Ishmael Butler aka Cherrywine has travelled a long road and has come full circle in both his life and his music career. In the early/mid 90s, when he went under the name Butterfly, his jazz-influenced group Digable Planets released two very different LPs, won a Grammy (for Best Rap Performance By a Group), and travelled all over the world.

Their breakthrough hit single Cool Like That was one of the first jazz/rap fusion songs: the hypnotic bass lines, peaceful expressions, and spaced-out lyrics made Digable Planets very accessible to both jazz fans and hip-hop fans. At a time when the violent music of Dr Dre and Snoop Dogg was the face of American rap music, the debut Digable Planets LP Reachin: A New Refutation Of Time And Space had everybody cooling out, listening to poetry, and thinking about philosophy.

After winning their Grammy, Digable Planets released the very militant LP Blowout Comb which had an intense pro-Black message. Despite deep beats and thick basslines, guest appearances from Guru of Gangstarr and Jeru The Damaja, Blowout Comb did not sell as well as their debut release. The group broke up in 1995, and later fellow ‘insect’ Doodlebug (aka Cee Knowledge) released an album, but nobody heard from Ish or Mecca (Ladybug). Ish did show up at the end of Camp Lo’s video for Luchini/Swing, but that was it. Even though his performance on the track was impeccable, fans yearned for more.

Fast forward to 2003. While many people may have forgotten about Digable Planets, Ishmael Butler moved to Seattle and formed his own band. Now known as Cherrywine, Ish and his band create cool, funky music with wild electronic synths, wah-wah guitars, and electro-funk beats. Even though it has a hip-hop feel, Cherrywine sings much more instead of rapping. Their debut LP, Bright Black (released on Babygrande Records / D-Cide Records), is eleven songs of emotional, funky, pimped-out grooves.

Once again, Ish has released something different. The lyrics are a little more abstract in places with subjects ranging from lying, love, sex, drugs, cars, and money. On a hot weeknight in July, I spoke to Ishmael Butler in a hotel room in New York City. Without a doubt, he’s one cool cat. After almost 10 years since Ishmael Butler is still one of the coolest motherfuckers in music today…

PIXELSURGEON: What goes on?

CHERRYWINE: I’m good, man! Everything is cool, man! New York City! I’m hanging out in the room, getting ready to do S.O.B.’s. I’m just chilling.

The debut Cherrywine album is called Bright Black. Tell us about it? Who is on it? Who produced it?

Bright Black is eleven songs. Me, I’m Cherrywine. Thaddeus Turner on guitar. Tugboat on bass. My man, Bubba Jones, is playing a little guitar too. We recorded it in Seattle and mixed it in New York. As we say in Seattle about anything that’s cool, it’s real music.

What is the meaning behind the title Bright Black?

It’s like some Mark Rothko stuff… illumination coming from within, breaking up the stereotypes of Black being dark but not in some kind of corny, clich’ way. It’s more like some real physical illumination, black illumination. Cool things, beautiful things, and substantial stuff. The rhythmic thing. Everything about being Black.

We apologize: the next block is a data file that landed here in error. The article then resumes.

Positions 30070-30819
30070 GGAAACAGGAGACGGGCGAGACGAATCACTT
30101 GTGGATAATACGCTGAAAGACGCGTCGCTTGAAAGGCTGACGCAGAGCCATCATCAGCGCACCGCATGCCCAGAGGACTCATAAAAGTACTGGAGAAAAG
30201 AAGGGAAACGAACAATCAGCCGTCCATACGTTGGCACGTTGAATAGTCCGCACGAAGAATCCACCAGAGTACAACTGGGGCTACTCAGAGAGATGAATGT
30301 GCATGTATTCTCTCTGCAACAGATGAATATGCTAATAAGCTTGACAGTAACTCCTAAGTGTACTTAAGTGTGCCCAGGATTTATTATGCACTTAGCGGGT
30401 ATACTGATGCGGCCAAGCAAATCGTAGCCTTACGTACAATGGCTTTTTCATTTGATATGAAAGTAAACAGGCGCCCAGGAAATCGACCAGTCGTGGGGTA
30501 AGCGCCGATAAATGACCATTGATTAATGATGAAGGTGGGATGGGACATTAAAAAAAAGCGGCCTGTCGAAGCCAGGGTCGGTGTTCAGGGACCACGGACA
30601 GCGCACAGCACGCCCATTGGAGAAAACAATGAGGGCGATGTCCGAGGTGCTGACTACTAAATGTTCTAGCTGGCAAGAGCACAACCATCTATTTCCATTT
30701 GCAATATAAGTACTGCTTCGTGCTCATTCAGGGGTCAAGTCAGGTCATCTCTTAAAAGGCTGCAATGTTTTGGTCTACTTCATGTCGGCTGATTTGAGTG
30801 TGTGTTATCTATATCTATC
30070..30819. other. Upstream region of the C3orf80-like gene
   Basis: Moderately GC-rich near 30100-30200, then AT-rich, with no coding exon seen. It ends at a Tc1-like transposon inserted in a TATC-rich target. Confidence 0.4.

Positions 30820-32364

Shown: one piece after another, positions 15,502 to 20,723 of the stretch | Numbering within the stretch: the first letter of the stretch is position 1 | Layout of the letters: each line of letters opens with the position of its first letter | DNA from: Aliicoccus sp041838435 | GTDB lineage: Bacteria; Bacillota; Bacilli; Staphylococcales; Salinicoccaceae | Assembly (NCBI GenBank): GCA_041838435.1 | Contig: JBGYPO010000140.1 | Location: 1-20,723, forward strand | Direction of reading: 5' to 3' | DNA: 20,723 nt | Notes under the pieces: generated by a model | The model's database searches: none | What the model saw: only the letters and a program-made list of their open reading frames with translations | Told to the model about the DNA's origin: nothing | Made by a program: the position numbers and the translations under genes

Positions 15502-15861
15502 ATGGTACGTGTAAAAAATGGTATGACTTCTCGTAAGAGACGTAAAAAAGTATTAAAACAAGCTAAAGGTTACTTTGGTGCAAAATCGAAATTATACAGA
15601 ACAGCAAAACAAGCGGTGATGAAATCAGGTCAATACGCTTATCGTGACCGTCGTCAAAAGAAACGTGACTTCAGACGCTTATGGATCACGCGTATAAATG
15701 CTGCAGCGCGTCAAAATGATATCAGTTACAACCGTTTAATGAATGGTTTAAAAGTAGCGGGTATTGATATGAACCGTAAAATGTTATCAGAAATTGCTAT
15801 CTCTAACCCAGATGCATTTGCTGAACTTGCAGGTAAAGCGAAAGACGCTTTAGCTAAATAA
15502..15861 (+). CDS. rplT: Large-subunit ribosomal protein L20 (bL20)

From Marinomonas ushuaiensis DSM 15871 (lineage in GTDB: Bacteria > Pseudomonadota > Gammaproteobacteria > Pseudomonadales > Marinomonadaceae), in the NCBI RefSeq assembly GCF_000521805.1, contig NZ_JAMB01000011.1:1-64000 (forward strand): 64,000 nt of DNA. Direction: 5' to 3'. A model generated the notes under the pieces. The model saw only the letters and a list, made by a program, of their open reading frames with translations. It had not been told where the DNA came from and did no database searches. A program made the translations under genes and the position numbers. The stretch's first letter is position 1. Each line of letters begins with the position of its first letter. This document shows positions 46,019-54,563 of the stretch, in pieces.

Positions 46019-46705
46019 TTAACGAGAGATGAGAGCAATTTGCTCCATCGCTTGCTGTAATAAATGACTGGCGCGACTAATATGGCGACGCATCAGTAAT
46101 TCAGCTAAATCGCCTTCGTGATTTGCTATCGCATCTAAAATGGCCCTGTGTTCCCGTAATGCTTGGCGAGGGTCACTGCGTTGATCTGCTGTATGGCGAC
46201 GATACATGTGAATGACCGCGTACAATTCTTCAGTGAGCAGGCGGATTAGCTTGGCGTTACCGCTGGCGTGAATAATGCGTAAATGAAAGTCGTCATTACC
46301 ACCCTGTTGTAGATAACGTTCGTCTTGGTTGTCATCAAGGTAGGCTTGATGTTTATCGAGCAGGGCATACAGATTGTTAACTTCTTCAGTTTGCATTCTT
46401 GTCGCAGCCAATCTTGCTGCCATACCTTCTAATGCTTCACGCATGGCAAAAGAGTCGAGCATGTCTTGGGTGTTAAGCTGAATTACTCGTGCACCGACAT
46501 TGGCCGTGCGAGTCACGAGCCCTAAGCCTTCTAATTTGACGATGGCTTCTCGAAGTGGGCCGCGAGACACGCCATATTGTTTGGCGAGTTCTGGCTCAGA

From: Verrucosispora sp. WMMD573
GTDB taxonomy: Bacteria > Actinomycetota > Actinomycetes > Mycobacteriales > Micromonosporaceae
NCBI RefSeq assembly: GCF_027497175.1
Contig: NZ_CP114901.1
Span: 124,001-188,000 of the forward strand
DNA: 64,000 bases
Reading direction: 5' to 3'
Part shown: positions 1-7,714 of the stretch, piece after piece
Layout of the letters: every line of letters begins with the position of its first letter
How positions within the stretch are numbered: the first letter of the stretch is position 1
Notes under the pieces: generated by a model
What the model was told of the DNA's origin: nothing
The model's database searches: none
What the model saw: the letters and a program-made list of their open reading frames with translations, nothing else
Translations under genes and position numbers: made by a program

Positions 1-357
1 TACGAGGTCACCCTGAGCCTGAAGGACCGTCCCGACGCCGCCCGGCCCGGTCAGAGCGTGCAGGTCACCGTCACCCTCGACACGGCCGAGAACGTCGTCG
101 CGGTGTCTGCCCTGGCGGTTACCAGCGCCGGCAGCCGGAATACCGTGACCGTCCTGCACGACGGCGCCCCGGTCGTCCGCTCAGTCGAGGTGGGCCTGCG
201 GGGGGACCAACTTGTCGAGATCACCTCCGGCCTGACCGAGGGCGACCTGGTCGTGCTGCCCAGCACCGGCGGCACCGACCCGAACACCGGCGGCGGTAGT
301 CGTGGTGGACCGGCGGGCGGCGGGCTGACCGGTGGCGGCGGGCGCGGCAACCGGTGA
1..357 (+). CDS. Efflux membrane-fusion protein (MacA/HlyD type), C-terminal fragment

How did you get the name Cherrywine? What’s the meaning behind the name?

I don’t really discuss the meaning of that, bro.

Do you have a favorite song on Bright Black?

It changes probably every 2-3 days, depending how much I listen to it. The last time I listened to it, I loved the last song, All I Can Do. It’s a short song with guitar.

Why did you choose Babygrande and D-Cide Records?

They were interested and sincere about it. They wanted to put the record out. They let me do what I felt like doing. I liked them a lot. They seemed like they like me, too, so, I went ahead with it.

Do you go into the studio with pre-written rhymes, lyrics and themes or do you hear the beat first and write then and there? Do songs come from improvisation more often than not?

If I see something in the world that makes me write down a sentence or if I have an idea or image that I want to remember, I have a book that is filled with that stuff. So, I go into the studio, or wherever. I got equipment in my house like that. It’s almost like it’s a collage of my memories, my thoughts, my ideas, and my plans. It’s just a musical collage of… I don’t even know how much time. There is always some spontaneity. There’s a lot of free styling going on. I always want to feel the music and see what it makes me want to say.

What emcee/group or musician would you like to collaborate with in the future?

I would like collaborate with Beyonc’. I don’t know, man.

After Digable Planets, you moved from New York to Seattle. Why? How did this move affect you and your music?

Well, I just moved to Seattle about a year and a half ago. I stayed in New York long after the group [Digable Planets] broke up. Seattle’s cool. It’s relaxed with nice people. There’s a lot more nature with the atmosphere and the landscapes. So, you get to think about less. You get to slow your pace down and get a little more time because transit time and waiting time is cut down. You slow down, man. You get more time to do stuff. It’s pretty.

What is a Spiddyock?

My father is from West Philly and went to West Philly High School. He was born in 1944 and went to high school in the 50s. That was what they called cats who listened to jazz and had a certain casual mod type of dress code. That was the type of dude he was and that was the slang name they had for them. It was like the equivalent of jocks and nerds.